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Performance Companies Are Losing Business In The Name Of OEM Cybersecurity

2020 Corvette

Since the launch of MC&T, we have been following the rising issues circulating around the cybersecurity of modern engine control units. Back in May, we originally received word that the new C8 Corvette will feature ECU encryption that will effectively lock out tuners from the engine. When others attempted to debunk this fact, we provided verification from a certain GM executive. However, it’s not exclusive to any one automaker, with several companies introducing ECU encryption (or something close to it) as hacking becomes a perceived threat in modern vehicles.

However, this soon may change to the benefit of the performance aftermarket.

“We’re investigating our next steps in the calibration space… we’re looking at how we’re going to manage that right now,” said Russ O’Blenes, director of Performance Variants, Parts & Motorsports, in an interview with MC&T.

Customers looking to the aftermarket to increase the output of, say, the 2020 Chevrolet Silverado 1500 or the 2020 GMC Sierra 1500 pickup trucks, are currently with little to no options outside of bolt-on parts such as a performance exhaust or intake kit. The case will be the same when the C8 Corvette launches next year – uncorking the LT2 V8 engine will be extremely limited without accessing the ECU, which controls just about every action happening within the engine such as spark, fuel injection, etc.

ECU Encryption LT2 V8
C8 Corvette LT2 V8, photo by

Even with certain crate engines, such as the mighty LT5 – a supercharged 6.2L V8 from the C7 Corvette ZR1 with 755 horsepower – come with encrypted ECUs that keep out anybody attempting to tamper with them. This began with the rollout of GM’s most advanced version of its Global A electronics architecture found in its T1 pickup trucks, and the C7 ZR1. The next-generation, Global B, will be found in the 2020 C8 Corvette Stingray. Its capabilities will allow for several types of over-the-air updates, including chassis control upgrades. However, this double-edged sword approach that OEMs are partaking in effectively keeps the hackers away, but the performance and tuning industry has become collateral damage.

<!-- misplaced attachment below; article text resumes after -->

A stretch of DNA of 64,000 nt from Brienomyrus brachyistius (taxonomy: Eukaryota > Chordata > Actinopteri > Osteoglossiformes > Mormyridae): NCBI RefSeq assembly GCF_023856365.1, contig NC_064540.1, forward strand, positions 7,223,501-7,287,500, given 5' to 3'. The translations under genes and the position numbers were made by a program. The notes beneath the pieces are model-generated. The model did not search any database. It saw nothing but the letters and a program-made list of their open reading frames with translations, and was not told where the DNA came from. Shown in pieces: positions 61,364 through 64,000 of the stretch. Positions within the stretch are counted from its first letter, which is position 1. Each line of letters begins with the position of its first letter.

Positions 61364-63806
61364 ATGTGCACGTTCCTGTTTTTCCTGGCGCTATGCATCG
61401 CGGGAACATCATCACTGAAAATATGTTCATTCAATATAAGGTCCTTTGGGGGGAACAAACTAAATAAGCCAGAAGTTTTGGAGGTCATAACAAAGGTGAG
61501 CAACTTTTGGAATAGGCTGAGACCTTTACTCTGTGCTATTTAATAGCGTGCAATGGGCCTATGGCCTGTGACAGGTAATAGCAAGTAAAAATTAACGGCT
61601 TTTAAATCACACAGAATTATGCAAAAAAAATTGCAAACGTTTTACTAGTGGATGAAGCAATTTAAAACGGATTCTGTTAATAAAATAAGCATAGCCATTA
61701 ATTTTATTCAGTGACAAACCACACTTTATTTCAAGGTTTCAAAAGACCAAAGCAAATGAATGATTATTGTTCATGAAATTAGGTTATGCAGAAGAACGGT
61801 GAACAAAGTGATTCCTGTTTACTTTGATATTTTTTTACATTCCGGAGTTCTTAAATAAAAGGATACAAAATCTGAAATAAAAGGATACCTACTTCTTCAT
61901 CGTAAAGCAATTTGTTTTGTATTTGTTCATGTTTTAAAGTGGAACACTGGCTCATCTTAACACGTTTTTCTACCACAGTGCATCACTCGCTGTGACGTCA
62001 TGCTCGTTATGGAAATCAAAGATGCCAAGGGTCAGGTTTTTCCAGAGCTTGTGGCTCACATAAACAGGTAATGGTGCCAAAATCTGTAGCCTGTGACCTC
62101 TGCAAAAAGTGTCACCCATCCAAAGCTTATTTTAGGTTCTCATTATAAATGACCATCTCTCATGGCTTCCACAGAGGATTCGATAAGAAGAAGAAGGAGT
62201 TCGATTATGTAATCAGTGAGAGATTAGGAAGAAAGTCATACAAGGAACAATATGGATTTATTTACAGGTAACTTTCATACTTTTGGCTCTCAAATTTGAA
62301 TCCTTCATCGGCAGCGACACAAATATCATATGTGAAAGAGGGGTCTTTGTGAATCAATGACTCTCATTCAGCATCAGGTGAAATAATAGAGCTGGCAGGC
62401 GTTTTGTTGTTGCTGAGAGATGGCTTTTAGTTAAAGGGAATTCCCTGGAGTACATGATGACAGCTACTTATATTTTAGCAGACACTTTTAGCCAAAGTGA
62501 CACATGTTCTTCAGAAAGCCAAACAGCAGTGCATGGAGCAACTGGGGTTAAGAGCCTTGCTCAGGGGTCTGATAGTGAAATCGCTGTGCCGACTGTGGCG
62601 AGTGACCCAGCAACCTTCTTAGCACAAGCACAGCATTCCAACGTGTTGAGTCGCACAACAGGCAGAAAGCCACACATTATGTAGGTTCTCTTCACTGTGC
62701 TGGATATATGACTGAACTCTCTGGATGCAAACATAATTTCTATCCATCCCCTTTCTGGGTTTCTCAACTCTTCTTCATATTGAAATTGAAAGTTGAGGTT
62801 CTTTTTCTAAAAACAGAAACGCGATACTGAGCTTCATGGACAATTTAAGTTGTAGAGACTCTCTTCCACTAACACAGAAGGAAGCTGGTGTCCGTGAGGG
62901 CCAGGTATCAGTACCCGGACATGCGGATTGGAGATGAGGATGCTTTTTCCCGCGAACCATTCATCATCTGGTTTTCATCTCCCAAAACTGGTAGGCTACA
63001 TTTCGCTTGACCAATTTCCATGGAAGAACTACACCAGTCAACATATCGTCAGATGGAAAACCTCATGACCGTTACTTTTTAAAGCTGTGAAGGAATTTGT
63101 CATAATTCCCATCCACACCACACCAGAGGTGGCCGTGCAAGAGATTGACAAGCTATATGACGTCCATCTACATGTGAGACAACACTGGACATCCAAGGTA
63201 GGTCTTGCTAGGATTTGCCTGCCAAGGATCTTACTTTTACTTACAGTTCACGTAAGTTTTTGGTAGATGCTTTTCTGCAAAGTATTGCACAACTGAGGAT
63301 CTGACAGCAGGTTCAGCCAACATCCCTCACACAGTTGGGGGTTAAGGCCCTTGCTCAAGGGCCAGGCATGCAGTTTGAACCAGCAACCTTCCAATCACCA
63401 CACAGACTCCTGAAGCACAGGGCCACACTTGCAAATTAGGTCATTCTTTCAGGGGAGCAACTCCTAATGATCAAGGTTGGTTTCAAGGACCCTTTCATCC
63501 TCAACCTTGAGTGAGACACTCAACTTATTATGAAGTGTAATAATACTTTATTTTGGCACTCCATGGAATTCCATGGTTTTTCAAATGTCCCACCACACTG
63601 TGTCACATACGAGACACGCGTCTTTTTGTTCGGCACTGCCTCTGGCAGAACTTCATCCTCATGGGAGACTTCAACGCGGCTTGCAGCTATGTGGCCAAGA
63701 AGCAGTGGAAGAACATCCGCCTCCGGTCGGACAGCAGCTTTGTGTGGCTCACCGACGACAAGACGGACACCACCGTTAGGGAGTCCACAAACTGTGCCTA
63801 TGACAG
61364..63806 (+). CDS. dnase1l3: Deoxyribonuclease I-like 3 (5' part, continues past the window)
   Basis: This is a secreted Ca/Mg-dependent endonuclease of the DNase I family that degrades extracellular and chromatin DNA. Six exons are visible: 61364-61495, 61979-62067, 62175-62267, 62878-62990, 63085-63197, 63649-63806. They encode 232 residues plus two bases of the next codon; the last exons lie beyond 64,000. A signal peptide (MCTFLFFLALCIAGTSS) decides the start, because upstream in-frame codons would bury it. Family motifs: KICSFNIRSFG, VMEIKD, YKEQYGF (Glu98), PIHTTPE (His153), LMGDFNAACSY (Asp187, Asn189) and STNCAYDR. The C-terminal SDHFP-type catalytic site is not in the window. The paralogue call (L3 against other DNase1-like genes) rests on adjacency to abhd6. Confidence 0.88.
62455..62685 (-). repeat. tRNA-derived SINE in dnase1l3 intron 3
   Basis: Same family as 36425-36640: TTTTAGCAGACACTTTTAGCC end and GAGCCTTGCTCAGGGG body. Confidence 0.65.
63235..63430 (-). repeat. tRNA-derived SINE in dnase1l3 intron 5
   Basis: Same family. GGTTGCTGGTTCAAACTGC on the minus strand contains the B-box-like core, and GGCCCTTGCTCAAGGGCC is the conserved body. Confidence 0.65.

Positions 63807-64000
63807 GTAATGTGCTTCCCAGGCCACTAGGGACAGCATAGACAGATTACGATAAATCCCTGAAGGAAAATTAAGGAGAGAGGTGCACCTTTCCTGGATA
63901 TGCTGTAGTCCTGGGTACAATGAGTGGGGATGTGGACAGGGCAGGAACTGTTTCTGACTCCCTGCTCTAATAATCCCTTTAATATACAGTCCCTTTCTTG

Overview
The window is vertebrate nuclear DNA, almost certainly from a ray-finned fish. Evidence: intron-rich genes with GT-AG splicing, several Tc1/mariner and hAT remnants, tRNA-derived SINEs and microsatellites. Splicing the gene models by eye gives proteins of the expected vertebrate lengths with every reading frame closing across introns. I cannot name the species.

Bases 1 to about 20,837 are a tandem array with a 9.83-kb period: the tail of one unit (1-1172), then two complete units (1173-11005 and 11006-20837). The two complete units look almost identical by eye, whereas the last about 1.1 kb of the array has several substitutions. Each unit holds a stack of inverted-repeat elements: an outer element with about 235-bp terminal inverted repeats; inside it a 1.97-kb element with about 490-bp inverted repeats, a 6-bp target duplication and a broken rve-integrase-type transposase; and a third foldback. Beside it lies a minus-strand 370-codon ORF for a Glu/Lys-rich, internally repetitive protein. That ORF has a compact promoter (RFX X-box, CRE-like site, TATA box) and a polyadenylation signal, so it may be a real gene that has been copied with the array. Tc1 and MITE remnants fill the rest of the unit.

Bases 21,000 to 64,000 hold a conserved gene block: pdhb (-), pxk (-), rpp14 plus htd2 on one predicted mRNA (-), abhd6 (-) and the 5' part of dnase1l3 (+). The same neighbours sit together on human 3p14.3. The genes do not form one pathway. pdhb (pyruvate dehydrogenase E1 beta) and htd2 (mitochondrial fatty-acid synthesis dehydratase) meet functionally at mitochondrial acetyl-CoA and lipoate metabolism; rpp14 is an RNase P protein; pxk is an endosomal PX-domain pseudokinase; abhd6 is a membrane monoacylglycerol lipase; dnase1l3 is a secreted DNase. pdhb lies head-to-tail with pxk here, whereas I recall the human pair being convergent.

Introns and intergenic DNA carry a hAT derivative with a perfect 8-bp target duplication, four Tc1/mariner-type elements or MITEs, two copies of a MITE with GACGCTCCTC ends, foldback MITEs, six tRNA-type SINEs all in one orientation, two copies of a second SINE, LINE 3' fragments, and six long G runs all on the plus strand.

“The reality is that it isn’t a GM specific thing,” said O’Blenes. “And as we get towards more system control of the vehicle, we need to continue to drive that safety is the number one priority at GM, and then we need to figure out how we can manage through to make sure that we don’t leave out our performance customers that want to make modifications.”

GM LT5 V8 Cutaway, Photo by

We learned from talking to several people during the 2019 SEMA Show that aftermarket companies, especially those focusing on pickup trucks, are currently left completely out of offering upgrades on new GM truck platforms. Instead, they’ve been focusing more on late model, restomod, and pro touring solutions to keep business afloat. Even more well-known companies, such as Hennessey and Lingenfelter, have been unable to offer power upgrades on GM trucks.

Another issue, say sources, is that automakers could end up picking and choosing tuning companies, while locking out others. But the reality is that the framework for such a screening process is not yet fully solidified, and an ECU encryption solution, such as a backdoor, authentication code, or a master key, first needs to arise before this can even be a concern.

Written by Manoli Katakis

Detroit Region SCCA Member and founder of MC&T. Automotive Media Jedi Knight. Not yet the rank of Master.


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